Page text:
December 2014: Happy Holiday Traditions

December 10, 2014 by


‘Tis the Season! We wish you all the special joys of the holidays this month. As we conclude this year, and pause to celebrate our individual traditions with family and friends … please know that you are appreciated!  Your participation in our programs this year, with your friendship and professional association, has enriched our lives and spurred our enthusiasm to continually expand and excel in supporting your professional learning.

In this spirit of the season, we bring you primary sources of two predominant holiday celebrations in our nation this month.

HAPPY HANUKKAH: December 16th this year (1st Day)

To begin our commemoration of Hanukkah, here is an excerpt from the Library of Congress’ Today in History for December 15, 2014:

“In 2006, the eve of December 15, marked the beginning of Hanukkah, the Jewish holiday commemorating the rededication of the Second Temple of Jerusalem in 164 or 165 BCE. Hanukkah falls on the eve of the twenty-fifth day of the month of Kislev on the Jewish calendar. Also referred to as the Festival of Lights, Hanukkah recalls the Talmudic story of the Temple’s one-day supply of oil miraculously burning for eight days.” (To read the complete article for Today in History, click here.)

To further commemorate Hanukkah, we want to share with you an excerpt from the article posted on December 14, 2012, at the Library of Congress blog,  From the Catbird Seat – Poetry and Literature at the Library of Congress:

“In honor of Hanukkah, the Poetry and Literature Center would like to celebrate one of the most influential Jewish-American poets: Emma Lazarus.

Most Americans know Emma Lazarus for the famous lines from her sonnet “The New Colossus” transcribed at the foot of the Statue of Liberty: “Give me your tired, your poor,/Your huddled masses yearning to breathe free,/ The wretched refuse of your teeming shore./ Send these, the homeless, tempest-tost to me,/ I lift my lamp beside the golden door!” Yet, Lazarus’ legacy spans much more than five fantastic lines of poetry. Lazarus was born in the New York in 1849 and descended from a line of Sephardic Jews who came to the United States via Portugal. She received a private education and from a young age became a master of languages—she was a fluent reader and translator of classic Greek and Latin, as well as modern French, German, and Italian. Throughout her life, Lazarus maintained a correspondence with some of the most influential writers of her time, including Ralph Waldo Emerson, William Morris, Robert Browning, and Henry James.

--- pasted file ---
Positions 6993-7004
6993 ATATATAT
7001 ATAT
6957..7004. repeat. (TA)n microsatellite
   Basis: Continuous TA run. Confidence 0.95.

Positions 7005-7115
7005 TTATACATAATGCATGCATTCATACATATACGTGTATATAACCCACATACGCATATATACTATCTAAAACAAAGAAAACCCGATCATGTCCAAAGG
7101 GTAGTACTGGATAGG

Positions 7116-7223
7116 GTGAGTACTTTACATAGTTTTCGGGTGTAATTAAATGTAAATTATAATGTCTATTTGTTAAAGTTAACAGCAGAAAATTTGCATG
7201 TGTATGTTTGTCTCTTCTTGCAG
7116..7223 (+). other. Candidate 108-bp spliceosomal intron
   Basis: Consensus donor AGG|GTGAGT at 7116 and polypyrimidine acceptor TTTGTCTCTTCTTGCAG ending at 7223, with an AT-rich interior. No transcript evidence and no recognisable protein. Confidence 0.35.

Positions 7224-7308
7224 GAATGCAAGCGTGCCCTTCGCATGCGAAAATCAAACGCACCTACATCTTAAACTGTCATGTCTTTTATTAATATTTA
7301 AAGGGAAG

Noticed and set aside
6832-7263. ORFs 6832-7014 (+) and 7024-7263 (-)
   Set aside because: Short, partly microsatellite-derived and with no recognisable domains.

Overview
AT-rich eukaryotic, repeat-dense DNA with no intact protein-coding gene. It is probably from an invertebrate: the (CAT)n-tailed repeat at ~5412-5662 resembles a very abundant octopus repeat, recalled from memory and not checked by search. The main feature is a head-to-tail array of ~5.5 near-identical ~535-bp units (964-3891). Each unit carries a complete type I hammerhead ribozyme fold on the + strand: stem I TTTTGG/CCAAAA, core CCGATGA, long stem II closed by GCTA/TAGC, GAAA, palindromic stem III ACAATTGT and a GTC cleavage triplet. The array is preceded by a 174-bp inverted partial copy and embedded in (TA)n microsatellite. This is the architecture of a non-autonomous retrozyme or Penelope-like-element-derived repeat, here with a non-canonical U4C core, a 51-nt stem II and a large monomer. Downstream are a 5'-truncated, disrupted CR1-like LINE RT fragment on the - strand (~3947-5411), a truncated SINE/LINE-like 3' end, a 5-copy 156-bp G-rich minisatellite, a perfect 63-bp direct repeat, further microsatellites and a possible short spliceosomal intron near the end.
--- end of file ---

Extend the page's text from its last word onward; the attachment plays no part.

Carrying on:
Lazarus wrote her first collection of poetry and translation between the ages of fourteen and sixteen, and it was published commercially when she was only 18. She went on to publish five more books, including a verse-play. In 1882, she published Songs of a Semite—the first book of poems to explore Jewish-American identity published in the United States.

Lazarus was an early advocate for the rights of the Jewish refugees and immigrants. She wrote several prose pieces dedicated to raise awareness of the plight of the Jewish people, and her famous lines from “The New Colossus” are in fact inspired by the influx of Jewish exiles that journeyed to the United States from Russia in the 1880s. Lazarus’ poetry truly gave a voice to a people who were voiceless.

In honor of Emma Lazarus and the Jewish people that she so loved, please find links to eight poems—one for every day of the Hanukkah holiday: